“Yeah, I met Yoko at the Middle Earth in Covent Garden. She said “Reggie, you look very much like John Lennon” – which a few people had said before because I guess I do look a bit like him. “I’d really like to meet John” she said. As we had the same producer as The Beatles she wouldn’t leave me alone. It wasn’t me she wanted, it was John. So I said, “Look, if it helps, John does occasionally go to The Speakeasy. I see him there sometimes on a Tuesday night.” The very next Tuesday she was there. Before, she’d had all the flower dresses on, the psychedelic outfit, but in The Speakeasy she had the West End girl look. All smooth and smart. That night Paul and John came in. Paul said hello. And John used to say to me (adopts heavy scouse accent) “Aye, ye Action Man!” That was all he ever used to say, but he spoke to me at least! Yoko stood there dumbfounded, “Wow, you really do know The Beatles.” Within fifteen minutes she was in there and the rest is history.”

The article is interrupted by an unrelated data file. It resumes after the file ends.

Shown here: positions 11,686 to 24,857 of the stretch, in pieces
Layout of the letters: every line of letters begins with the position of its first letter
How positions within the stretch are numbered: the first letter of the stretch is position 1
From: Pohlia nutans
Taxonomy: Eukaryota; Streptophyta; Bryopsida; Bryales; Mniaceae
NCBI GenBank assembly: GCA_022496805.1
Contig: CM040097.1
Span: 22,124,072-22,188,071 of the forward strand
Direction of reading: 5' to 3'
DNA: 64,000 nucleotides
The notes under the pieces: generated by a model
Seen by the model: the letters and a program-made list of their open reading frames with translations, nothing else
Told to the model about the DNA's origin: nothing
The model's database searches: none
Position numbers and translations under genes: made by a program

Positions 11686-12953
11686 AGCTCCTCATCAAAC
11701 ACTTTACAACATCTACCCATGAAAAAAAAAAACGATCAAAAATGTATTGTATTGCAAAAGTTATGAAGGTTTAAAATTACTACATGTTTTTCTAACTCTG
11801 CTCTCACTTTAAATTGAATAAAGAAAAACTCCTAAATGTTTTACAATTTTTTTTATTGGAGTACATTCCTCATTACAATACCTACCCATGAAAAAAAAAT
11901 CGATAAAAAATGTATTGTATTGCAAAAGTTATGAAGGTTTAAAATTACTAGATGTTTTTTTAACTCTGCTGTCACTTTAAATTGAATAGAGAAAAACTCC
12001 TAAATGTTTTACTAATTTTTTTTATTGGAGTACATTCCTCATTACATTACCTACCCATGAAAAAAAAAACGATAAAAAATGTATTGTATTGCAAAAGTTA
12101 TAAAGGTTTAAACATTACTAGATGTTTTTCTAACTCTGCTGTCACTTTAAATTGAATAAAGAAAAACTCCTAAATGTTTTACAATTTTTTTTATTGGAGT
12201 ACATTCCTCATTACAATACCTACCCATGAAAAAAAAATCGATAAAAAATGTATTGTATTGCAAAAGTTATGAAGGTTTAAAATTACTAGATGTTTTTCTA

Unfortunately, no date is provided for the meeting, however, it does cast massive doubt on Yoko’s claim that before she met Lennon she had never had of him, or the Beatles, and adds weight to the theory that she arrived in London specifically to snare a Beatle.

The mystery deepens.